The Conflicting Genealogies of Jesus

With the Christmas season fast approaching, many are re-reading the Gospels and the genealogies of Jesus as presented by Matthew and Luke have always been puzzling.

Take another look, and then we will examine the theories. You will see they all present a valid argument, but at the end of the day it’s okay for us to say we just don’t know…

Matthew 1:1-17New International Version (NIV)

1 This is the genealogy of Jesus the Messiah the son of David, the son of Abraham:
2 Abraham was the father of Isaac,
Isaac the father of Jacob,
Jacob the father of Judah and his brothers,
3 Judah the father of Perez and Zerah, whose mother was Tamar,
Perez the father of Hezron,
Hezron the father of Ram,
4 Ram the father of Amminadab,
Amminadab the father of Nahshon,
Nahshon the father of Salmon,
5 Salmon the father of Boaz, whose mother was Rahab,
Boaz the father of Obed, whose mother was Ruth,
Obed the father of Jesse,
6 and Jesse the father of King David.
David was the father of Solomon, whose mother had been Uriah’s wife,
7 Solomon the father of Rehoboam,
Rehoboam the father of Abijah,
Abijah the father of Asa,
8 Asa the father of Jehoshaphat,
Jehoshaphat the father of Jehoram,
Jehoram the father of Uzziah,
9 Uzziah the father of Jotham,
Jotham the father of Ahaz,
Ahaz the father of Hezekiah,
10 Hezekiah the father of Manasseh,
Manasseh the father of Amon,
Amon the father of Josiah,
11 and Josiah the father of Jeconiah[c] and his brothers at the time of the exile to Babylon.
12 After the exile to Babylon:
Jeconiah was the father of Shealtiel,
Shealtiel the father of Zerubbabel,
13 Zerubbabel the father of Abihud,
Abihud the father of Eliakim,
Eliakim the father of Azor,
14 Azor the father of Zadok,
Zadok the father of Akim,
Akim the father of Elihud,
15 Elihud the father of Eleazar,
Eleazar the father of Matthan,
Matthan the father of Jacob,
16 and Jacob the father of Joseph, the husband of Mary, and Mary was the mother of Jesus who is called the Messiah.
17 Thus there were fourteen generations in all from Abraham to David, fourteen from David to the exile to Babylon, and fourteen from the exile to the Messiah.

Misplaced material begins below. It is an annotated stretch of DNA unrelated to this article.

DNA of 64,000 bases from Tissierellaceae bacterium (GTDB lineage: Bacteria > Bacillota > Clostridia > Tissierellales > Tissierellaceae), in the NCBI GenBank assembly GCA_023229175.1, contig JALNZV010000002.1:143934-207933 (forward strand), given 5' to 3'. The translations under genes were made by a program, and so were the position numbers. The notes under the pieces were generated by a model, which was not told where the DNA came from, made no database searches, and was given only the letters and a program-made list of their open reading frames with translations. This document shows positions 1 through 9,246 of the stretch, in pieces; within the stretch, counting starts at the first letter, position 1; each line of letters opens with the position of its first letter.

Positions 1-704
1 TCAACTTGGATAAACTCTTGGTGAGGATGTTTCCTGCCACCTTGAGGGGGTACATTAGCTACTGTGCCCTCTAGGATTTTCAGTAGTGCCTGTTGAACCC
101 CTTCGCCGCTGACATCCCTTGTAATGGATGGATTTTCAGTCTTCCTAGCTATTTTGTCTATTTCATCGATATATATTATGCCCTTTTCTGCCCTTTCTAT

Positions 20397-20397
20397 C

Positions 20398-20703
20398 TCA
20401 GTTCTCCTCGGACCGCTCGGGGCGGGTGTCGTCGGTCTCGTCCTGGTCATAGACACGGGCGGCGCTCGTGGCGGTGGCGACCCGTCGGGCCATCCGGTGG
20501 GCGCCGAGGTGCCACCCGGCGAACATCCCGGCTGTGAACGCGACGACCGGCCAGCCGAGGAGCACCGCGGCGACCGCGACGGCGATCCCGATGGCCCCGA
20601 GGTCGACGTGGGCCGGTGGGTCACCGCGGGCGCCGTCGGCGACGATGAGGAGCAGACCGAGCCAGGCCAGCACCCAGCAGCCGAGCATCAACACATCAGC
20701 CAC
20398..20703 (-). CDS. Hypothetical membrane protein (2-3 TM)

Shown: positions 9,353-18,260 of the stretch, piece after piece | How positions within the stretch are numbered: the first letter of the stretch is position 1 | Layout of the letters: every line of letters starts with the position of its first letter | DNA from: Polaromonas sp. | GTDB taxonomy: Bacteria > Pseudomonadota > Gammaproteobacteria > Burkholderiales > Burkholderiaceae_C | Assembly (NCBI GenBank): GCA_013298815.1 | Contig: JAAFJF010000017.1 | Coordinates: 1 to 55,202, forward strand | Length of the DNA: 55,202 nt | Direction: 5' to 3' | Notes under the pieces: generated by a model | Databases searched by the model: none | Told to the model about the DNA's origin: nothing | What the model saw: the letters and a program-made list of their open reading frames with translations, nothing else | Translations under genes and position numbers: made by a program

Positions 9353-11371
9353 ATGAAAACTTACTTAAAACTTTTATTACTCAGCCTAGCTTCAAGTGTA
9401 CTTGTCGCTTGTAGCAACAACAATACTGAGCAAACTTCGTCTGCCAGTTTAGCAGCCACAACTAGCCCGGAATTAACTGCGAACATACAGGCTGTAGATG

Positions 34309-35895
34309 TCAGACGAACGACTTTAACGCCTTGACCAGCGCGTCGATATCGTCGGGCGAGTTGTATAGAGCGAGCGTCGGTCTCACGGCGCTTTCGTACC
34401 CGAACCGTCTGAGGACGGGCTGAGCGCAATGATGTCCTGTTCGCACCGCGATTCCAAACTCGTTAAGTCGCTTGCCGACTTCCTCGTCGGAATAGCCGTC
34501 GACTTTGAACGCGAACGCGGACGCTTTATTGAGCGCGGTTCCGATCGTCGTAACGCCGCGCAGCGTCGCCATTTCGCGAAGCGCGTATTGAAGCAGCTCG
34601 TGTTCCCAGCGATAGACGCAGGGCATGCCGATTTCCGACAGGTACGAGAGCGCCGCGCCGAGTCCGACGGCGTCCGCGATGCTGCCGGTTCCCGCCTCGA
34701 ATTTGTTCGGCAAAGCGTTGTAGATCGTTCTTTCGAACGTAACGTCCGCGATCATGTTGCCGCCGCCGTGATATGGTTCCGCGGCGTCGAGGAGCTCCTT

Luke 3:23-38English Standard Version (ESV)

23 Jesus, when he began his ministry, was about thirty years of age, being the son (as was supposed) of Joseph, the son of Heli,
24 the son of Matthat, the son of Levi, the son of Melchi, the son of Jannai, the son of Joseph,
25 the son of Mattathias, the son of Amos, the son of Nahum, the son of Esli, the son of Naggai,
26 the son of Maath, the son of Mattathias, the son of Semein, the son of Josech, the son of Joda,
27 the son of Joanan, the son of Rhesa, the son of Zerubbabel, the son of Shealtiel,[a] the son of Neri,
28 the son of Melchi, the son of Addi, the son of Cosam, the son of Elmadam, the son of Er,
29 the son of Joshua, the son of Eliezer, the son of Jorim, the son of Matthat, the son of Levi,
30 the son of Simeon, the son of Judah, the son of Joseph, the son of Jonam, the son of Eliakim,
31 the son of Melea, the son of Menna, the son of Mattatha, the son of Nathan, the son of David,
32 the son of Jesse, the son of Obed, the son of Boaz, the son of Sala, the son of Nahshon,
33 the son of Amminadab, the son of Admin, the son of Arni, the son of Hezron, the son of Perez, the son of Judah,
34 the son of Jacob, the son of Isaac, the son of Abraham, the son of Terah, the son of Nahor,
35 the son of Serug, the son of Reu, the son of Peleg, the son of Eber, the son of Shelah,
36 the son of Cainan, the son of Arphaxad, the son of Shem, the son of Noah, the son of Lamech,
37 the son of Methuselah, the son of Enoch, the son of Jared, the son of Mahalaleel, the son of Cainan,
38 the son of Enos, the son of Seth, the son of Adam, the son of God.

Theory #1: one is biological, the other is legal